Or somewhere in between

Everywhere else, things seem to fall somewhere between London's two extremes. Like Glasgow with its four types of cycling infrastructure, including the almost-not-that-bad - as Glasgow cycling infrastructure day comes around, Glasgow Bike Gob pulls up a chair and prepares to play bike lane bingo. They may not be suggesting burying bikes underground in Manchester, but they're still slapping a bit of paint on the road and calling it good, while Reading persists with door zone bike lanes and Bolton demonstrates its complete lack of thought for cyclists during roadworks. You'd think a hospital at least would offer more than 'sticking plaster' solutions - or that Edinburgh would know better than to try and sneak its bus lane plans past the city's active travel organisations. Bristol cyclists give up waiting for a towpath to open and risk falling masonry on their route. Not that such low-level crapness is confined to the UK: New York waters down its 'slow zone' (20 mph) gateways to avoid the loss of parking spots - here's what the guidance says it could have done - and New York might have some high-profile bike routes but it's got nothing like a network, while Ottawa might have the routes but good luck finding them. Even in the Netherlands not everything is perfect (they're replacing them though) while some temporary bike parking in Tilburg ends up a bit more permanent than planned as the Dutch debate what to do about bike parking (in Dublin, they're all for it, as long as it doesn't inconvenience the cars).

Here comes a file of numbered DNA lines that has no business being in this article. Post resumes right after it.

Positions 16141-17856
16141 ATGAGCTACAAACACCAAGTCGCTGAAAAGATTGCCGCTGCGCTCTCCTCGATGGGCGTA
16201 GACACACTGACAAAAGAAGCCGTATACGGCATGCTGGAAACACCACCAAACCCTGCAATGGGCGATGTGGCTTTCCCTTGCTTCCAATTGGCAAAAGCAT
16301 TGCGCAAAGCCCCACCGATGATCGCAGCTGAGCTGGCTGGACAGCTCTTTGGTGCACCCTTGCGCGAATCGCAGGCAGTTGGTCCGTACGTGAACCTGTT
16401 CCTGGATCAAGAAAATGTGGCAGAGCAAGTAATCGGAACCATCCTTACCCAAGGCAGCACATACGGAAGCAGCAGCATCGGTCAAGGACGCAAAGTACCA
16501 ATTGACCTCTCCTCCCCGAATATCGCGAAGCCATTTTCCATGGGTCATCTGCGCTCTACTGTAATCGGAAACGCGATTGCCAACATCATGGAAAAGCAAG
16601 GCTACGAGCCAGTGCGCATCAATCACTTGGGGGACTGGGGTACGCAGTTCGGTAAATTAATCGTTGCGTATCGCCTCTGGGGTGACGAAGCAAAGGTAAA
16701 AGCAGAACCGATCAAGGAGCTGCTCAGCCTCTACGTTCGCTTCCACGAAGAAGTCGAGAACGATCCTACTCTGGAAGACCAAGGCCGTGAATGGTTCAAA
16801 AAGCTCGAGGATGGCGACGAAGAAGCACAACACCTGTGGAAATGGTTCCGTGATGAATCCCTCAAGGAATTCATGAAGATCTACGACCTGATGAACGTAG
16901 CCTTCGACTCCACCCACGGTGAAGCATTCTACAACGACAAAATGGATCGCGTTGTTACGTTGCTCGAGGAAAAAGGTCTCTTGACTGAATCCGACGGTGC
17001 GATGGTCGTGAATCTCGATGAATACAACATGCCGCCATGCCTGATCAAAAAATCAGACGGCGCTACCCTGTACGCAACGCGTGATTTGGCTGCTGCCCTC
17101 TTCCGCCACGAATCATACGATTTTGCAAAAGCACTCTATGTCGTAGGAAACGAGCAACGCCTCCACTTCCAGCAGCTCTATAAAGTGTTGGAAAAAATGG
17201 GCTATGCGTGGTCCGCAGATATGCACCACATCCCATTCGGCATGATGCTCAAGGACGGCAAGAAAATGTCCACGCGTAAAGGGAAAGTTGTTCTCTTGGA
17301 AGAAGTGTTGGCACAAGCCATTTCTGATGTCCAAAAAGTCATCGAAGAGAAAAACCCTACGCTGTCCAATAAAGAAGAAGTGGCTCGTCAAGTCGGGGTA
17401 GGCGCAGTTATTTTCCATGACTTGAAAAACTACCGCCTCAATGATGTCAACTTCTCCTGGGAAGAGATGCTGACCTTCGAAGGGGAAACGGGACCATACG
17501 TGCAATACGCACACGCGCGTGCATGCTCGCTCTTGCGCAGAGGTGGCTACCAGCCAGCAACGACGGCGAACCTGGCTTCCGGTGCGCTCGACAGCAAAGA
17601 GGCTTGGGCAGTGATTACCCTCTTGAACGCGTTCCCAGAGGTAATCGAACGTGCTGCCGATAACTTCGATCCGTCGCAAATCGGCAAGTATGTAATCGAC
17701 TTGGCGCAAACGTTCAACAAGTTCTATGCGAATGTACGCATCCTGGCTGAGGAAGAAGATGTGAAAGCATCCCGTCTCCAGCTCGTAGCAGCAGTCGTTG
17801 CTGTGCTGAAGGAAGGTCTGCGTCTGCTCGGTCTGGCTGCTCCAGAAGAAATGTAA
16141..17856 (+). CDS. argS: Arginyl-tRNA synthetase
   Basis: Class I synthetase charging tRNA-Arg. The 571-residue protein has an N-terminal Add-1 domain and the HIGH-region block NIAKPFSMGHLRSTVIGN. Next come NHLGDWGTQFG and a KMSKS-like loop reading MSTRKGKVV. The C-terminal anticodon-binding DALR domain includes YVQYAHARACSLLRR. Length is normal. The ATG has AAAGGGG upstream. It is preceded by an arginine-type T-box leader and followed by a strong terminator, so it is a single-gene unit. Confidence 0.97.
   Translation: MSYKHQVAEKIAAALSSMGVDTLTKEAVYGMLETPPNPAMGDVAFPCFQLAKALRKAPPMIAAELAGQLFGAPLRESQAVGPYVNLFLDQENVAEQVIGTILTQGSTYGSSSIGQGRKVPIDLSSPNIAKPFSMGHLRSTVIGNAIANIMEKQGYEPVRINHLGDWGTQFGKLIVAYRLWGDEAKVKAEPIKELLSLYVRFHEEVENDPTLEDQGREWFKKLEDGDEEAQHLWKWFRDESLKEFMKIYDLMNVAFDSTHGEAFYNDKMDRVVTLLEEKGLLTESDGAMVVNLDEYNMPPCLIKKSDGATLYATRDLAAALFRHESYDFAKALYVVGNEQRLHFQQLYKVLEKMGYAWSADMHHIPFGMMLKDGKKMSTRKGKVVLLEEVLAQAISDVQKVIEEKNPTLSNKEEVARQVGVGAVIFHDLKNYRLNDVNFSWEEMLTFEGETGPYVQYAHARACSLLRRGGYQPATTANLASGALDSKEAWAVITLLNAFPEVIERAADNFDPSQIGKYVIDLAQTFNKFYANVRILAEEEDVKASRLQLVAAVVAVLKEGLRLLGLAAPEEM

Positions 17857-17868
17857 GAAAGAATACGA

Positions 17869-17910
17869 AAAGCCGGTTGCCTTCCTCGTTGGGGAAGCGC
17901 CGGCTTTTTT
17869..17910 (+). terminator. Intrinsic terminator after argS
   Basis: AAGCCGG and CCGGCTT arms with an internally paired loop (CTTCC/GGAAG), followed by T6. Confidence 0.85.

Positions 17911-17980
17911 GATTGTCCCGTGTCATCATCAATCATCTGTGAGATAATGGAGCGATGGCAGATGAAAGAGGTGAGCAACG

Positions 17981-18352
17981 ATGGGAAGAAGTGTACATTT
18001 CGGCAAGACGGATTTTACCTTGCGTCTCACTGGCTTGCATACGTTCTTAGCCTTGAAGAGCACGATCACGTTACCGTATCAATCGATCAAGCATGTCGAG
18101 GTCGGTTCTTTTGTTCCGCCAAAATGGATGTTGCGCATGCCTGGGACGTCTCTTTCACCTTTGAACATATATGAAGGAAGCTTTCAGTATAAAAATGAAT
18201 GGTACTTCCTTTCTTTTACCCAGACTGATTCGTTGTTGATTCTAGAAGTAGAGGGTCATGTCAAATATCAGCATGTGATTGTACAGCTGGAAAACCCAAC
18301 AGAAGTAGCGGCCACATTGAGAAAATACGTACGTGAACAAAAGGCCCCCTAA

Image and language

As London's battles (and the GMB union showed), the bikelash is still very much with us - but what if we changed the language? It's not always black and white argues cycling's contrarian - while the internal language of cycling can also be a barrier. We think we have a bad image, but try cycling in Egypt as a woman, where the terrifying traffic is just the start of your problems and women on bikes look almost as incongruous as the Alternative DfT's attempt at satire. The Irish Staying Alive campaign attempts once more to explain why cyclists might ride two abreast - and why motorists should thank them. The Bike League suggests combining bikes and books might win hearts and minds, while in San Francisco there's another attempt to encourage politer cycling, or at least not blocking pedestrian crossings. In LA, the simplest sort of bike infrastructure is not just a bike park but protecting pedestrians too - that's got to be worth something, surely? Meanwhile, e-bikes mean what we think of as a bike is changing, although perhaps we're not quite ready for the ELF yet.